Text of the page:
This morning, I met Ray's girlfriend, Maxine, for the first time, as she was
setting-about opening the Big L shop.
I arrived at the watery end of the pier just in time to assist the three DJs who were leaving the ship today. Pete MacFarlane, Steve Silbey and John Kenning needed help to make it down the length of those never-ending lumps of wood with all their gear. It was too early for the little train to be running and they were struggling to carry rather a lot of stuff. Chatting to Steve Silbey, as we held one handle each of a weighty bag, I discovered that he had been a presenter on our own local radio station in Aylesbury, Mix 96, when it first started. Eventually, all three guys managed to get themselves and their mass of gear into a taxi.
One-and-a-half miles after taking on the job of sherpa, I finally got back to the other end of the pier to catch the tender, Chris Baird was there, obviously in need of a heavy piece of weight-lifting equipment to keep himself in trim. Recognising a 60kg weight when he saw one, he proceeded to pick me up and lift me aboard.
On board the Yeoman Rose, the First Mate, John Cooper, showed me the delightful rogues' gallery of photos he had collected since the beginning of the RSL, including one of Fluff and me on our first visit. Why he'd taken a picture of us, when at that stage he didn't even know our names, I've no idea. We clearly had great charm! I added my order for copies to his growing list.
That Saturday afternoon, having spent some time aboard the Yeoman Rose but even more aboard the Lady Gwen, I found myself back on the pier, and decided to exercise myself and my Walkperson with a stroll to the Naze and back. When planning my trip to the Walton area, I had harboured all sorts of ideas of places I might visit and things I might do that were unconnected with Radio London. However, this occasion turned out to be practically the only one when I left the vicinity of the pier. It was a great feeling, ambling along in the hot sunshine, an ice cream in my hand and Big L in my ears. (Which has to be better than having ice cream in my ears...)
(Picture - Allan Trainer, Captain Pete, Chris Elliot, John Kenning and Pete
MacFarlane say, "Thanks for the CD!")
When I returned, I fetched my sun-lounger from the car and set up camp alongside the Radio London shop. This had been one of the hottest days of 1997 so far, and Maxine informed me that she had sold one of the new design 'Radio London...still wonderful' anoraks! Well, you can't trust the weather, can you?
There I was, in a comfortable prone position, as I gave Fluff his daily phone
update. Ray came past and told me I looked like a right poser, sprawled out
on a sun-bed, talking on the phone. The conversation finished, I put my Walkperson
back on, and settled down again to listen to the Roman Emperor. The singles
from the Paynes' customised CD were getting plenty of airings. Mark was raving
over it, saying he could have used it to do a whole show without having any
other records. By now, I was also overhearing favourable comments about the
unusual tracks, from people around me on the pier who were unaware that I was
the originator of the compilation.
Just before 5.00pm, the Emperor mentioned that Chris E was rifling through his little red book for a girlfriend's phone number. Seconds later, my mobile started ringing. It was my number Chris had been searching for, to let me know that I was invited to join Mark and his friends for dinner. I had to meet them on the pier immediately after Mark's show finished at 6.00pm. When I enquired if this was meant to be at the dry or the watery end of the pier, I was informed it was the latter. Consequently, I was required to grab my gear, race back to my car, drive to far-off Wix, perform the fastest shower and change in history, drive back to Walton and traverse three-quarters-of-a-mile of pier, in under an hour. Amazingly, I made it!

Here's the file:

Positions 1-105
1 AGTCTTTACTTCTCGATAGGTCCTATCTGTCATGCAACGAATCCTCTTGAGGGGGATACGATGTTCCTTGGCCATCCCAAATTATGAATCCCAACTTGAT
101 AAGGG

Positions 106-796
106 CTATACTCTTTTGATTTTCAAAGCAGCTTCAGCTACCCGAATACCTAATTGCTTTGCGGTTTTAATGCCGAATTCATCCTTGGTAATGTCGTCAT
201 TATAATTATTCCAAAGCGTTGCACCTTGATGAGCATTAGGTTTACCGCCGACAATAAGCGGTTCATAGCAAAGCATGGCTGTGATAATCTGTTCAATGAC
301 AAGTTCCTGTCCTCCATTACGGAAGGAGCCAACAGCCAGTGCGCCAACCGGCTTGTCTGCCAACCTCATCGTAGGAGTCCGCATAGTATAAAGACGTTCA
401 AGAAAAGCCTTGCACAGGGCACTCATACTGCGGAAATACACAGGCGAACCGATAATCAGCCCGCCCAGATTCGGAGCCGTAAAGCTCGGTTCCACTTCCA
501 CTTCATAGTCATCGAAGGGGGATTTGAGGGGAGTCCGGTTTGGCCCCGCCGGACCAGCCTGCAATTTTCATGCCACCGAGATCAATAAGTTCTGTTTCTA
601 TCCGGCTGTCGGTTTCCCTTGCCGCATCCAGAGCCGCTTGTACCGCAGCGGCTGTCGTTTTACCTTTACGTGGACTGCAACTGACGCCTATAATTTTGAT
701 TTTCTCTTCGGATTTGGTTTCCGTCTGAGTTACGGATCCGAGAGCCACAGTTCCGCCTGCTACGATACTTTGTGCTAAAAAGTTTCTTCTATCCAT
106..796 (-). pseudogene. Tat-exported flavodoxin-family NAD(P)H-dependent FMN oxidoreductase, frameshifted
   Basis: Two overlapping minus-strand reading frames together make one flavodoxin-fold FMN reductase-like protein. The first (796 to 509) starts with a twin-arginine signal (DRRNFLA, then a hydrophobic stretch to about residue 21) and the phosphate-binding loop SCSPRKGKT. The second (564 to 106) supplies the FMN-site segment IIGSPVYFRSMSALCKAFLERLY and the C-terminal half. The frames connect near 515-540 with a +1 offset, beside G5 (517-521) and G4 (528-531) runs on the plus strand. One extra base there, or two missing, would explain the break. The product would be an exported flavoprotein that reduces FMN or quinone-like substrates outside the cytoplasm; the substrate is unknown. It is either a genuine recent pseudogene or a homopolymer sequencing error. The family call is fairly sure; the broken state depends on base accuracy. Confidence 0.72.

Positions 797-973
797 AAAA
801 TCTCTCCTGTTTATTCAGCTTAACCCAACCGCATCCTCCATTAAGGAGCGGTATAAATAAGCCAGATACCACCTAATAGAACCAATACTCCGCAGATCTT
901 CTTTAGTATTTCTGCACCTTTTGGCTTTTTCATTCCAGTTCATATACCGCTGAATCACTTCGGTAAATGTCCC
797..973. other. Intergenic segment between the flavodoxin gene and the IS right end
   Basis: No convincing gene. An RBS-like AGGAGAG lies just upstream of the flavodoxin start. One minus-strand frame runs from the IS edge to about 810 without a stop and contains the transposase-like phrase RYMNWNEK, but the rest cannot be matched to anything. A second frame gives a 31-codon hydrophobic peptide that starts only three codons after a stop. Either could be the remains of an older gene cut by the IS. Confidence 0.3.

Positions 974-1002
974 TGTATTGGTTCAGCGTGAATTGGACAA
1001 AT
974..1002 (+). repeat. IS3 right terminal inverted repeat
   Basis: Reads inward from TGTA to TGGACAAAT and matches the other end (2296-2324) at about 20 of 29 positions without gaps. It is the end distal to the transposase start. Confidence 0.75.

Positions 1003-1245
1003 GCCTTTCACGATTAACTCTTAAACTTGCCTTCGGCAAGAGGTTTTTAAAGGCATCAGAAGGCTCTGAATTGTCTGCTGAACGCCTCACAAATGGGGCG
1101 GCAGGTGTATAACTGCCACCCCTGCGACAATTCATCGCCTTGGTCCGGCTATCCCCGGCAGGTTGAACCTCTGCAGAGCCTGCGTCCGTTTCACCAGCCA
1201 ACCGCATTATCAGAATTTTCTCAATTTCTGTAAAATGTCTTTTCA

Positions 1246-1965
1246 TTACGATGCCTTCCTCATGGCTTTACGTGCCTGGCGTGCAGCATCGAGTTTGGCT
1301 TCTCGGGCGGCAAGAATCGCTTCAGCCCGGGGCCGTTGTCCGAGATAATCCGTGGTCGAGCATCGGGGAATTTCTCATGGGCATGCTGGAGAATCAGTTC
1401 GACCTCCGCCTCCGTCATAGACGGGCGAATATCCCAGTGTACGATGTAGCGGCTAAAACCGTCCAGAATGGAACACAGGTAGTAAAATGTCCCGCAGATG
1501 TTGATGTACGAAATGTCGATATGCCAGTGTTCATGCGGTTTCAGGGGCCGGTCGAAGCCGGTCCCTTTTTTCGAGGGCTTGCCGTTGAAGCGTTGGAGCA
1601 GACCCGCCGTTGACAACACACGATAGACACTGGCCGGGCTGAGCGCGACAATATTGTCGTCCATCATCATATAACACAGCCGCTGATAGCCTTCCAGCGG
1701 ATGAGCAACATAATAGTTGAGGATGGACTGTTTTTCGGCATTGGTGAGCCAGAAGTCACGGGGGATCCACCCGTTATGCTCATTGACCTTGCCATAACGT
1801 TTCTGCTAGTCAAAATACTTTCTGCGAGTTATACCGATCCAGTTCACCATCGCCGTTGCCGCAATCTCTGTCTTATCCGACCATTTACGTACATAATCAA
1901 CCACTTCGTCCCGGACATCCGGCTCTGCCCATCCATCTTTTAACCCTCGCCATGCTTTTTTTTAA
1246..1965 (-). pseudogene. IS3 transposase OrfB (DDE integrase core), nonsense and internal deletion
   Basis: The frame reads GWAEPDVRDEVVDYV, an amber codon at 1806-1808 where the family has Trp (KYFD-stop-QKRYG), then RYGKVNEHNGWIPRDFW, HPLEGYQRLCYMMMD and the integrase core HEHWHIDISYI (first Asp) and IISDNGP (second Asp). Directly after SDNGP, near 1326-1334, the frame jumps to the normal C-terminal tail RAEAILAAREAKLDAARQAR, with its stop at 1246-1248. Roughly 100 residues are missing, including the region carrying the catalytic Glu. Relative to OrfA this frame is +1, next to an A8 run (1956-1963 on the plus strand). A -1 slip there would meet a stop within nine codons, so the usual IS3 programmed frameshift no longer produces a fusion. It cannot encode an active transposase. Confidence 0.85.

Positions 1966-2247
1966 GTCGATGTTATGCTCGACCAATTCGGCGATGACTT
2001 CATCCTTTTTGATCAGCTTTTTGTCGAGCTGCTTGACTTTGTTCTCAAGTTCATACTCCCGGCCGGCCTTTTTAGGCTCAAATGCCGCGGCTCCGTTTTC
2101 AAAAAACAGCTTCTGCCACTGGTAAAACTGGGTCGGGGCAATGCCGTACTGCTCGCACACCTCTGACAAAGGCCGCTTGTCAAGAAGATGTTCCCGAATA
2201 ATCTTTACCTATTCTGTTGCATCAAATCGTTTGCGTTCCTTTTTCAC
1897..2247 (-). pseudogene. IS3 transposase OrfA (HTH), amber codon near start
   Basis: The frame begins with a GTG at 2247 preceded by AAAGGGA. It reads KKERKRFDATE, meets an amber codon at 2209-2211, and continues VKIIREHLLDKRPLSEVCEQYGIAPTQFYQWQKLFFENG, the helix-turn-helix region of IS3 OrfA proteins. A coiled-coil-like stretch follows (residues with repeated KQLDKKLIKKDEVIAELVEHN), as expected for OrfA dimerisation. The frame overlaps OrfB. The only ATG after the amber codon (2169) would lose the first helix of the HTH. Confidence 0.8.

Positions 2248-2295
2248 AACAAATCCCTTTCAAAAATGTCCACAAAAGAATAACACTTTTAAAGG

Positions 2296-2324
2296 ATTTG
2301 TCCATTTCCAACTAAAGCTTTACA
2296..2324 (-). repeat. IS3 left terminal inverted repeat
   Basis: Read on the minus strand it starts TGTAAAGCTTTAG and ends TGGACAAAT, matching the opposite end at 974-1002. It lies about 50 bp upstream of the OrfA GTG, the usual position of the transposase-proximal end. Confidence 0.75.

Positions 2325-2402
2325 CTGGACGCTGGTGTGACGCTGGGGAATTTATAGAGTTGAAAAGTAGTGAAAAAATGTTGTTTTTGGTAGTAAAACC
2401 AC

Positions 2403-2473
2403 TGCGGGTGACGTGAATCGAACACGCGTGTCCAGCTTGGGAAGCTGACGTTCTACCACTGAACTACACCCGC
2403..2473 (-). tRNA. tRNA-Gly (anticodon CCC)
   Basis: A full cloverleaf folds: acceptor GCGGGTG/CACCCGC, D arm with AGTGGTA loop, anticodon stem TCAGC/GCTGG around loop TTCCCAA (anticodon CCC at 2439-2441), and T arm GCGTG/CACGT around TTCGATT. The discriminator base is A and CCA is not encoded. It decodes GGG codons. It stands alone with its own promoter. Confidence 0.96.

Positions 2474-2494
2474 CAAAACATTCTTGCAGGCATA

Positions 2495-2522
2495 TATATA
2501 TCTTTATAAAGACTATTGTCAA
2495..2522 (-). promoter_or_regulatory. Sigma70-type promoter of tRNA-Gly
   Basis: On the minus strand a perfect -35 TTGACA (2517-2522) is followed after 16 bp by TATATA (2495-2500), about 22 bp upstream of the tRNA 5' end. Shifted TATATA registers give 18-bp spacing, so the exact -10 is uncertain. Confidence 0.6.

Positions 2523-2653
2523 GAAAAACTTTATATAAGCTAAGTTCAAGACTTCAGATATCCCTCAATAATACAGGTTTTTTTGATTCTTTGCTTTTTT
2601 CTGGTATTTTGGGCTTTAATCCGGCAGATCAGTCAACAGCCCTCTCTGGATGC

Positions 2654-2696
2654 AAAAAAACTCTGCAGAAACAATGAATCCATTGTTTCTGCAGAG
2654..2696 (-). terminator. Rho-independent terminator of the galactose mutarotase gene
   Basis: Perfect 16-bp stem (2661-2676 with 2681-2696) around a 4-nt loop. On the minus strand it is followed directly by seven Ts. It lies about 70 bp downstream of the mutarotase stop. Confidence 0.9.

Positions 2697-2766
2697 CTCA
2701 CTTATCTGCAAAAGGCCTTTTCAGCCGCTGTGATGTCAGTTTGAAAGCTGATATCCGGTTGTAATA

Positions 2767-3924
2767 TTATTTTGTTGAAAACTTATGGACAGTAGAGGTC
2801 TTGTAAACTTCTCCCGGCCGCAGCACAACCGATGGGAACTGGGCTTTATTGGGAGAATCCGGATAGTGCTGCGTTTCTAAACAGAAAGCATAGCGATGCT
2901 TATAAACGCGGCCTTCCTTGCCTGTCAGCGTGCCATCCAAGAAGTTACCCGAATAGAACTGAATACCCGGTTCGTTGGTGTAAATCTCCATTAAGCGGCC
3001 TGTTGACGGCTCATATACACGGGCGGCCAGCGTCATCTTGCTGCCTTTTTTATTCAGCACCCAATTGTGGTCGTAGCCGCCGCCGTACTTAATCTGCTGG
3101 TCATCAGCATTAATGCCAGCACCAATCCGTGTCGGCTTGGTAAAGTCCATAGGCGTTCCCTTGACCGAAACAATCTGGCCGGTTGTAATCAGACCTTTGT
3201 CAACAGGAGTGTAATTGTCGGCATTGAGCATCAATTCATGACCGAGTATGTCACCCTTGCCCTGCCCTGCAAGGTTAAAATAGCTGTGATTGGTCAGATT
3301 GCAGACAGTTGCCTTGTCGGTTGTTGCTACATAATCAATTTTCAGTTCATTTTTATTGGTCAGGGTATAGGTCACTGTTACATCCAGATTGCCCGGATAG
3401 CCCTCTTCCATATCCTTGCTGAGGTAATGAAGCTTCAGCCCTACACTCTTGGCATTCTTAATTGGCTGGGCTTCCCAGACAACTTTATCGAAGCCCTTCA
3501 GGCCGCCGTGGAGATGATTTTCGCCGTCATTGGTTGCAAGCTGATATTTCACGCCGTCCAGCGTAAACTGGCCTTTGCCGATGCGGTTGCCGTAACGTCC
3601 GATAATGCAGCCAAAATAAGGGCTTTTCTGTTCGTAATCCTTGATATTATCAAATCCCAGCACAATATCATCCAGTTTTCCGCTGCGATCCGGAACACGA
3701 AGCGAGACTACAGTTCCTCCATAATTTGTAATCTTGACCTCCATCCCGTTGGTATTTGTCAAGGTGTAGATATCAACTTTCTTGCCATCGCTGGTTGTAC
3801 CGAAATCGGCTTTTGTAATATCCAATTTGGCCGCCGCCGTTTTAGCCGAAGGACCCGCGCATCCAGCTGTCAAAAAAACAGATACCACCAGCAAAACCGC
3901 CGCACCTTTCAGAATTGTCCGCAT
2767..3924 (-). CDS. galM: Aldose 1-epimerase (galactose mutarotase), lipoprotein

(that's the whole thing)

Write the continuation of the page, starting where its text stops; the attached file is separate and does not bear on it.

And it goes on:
During that hour, I was to hear on my car radio, the culmination of several factors cause poor Mark to reach emotional overload. Part of the problem was caused by the dedication Fluff had included on the inlay of Anorax Trax, which Mark had chosen to read aloud. It says:
"This CD is dedicated to those wonderful DJs of Big L who are now playing revived 45s at that great radio station in the sky."
That dedication clearly tugged at Mark's heartstrings as he remembered the old friends he had lost. Attempting to jolt himself out of his melancholy mood, Mark rushed to seek the aid of a favourite Trini Lopez single. By an unfortunate quirk of fate, the track concerned was titled, Gonna Get Along Without You Now, which served only to enhance the poignancy of the moment. I doubt if there were many listeners who did not appreciate what had happened to Mark and who did not sympathise with him at that time. It was another case of Big Lil revealing the human face of radio. Finally, the man reached for some mood-shattering rock 'n' roll, cranked up the volume and succeeded in breaking the spell by blowing a fuse in the equipment.
It was a pleasure to meet Mark's friends Melvin 'Melly' Johnson and his wife, Marge. Melly is famous for the beautiful replicas he makes of the pirate radio ships, using the magic idea of incorporating cassette machines so that the models play genuine recordings of each station's output. We enjoyed a lovely meal at a local Cantonese restaurant called the Chinese Garden. KNEEdless to say, I took a lot of stick from Mark for the trouble caused by the dedication on the sleeve of Anorax Trax, even though it was really Fluff's fault, as he wrote it!
(Picture - "You wait 'til I get hold of you, Fluff!")
(Picture courtesy of Melly)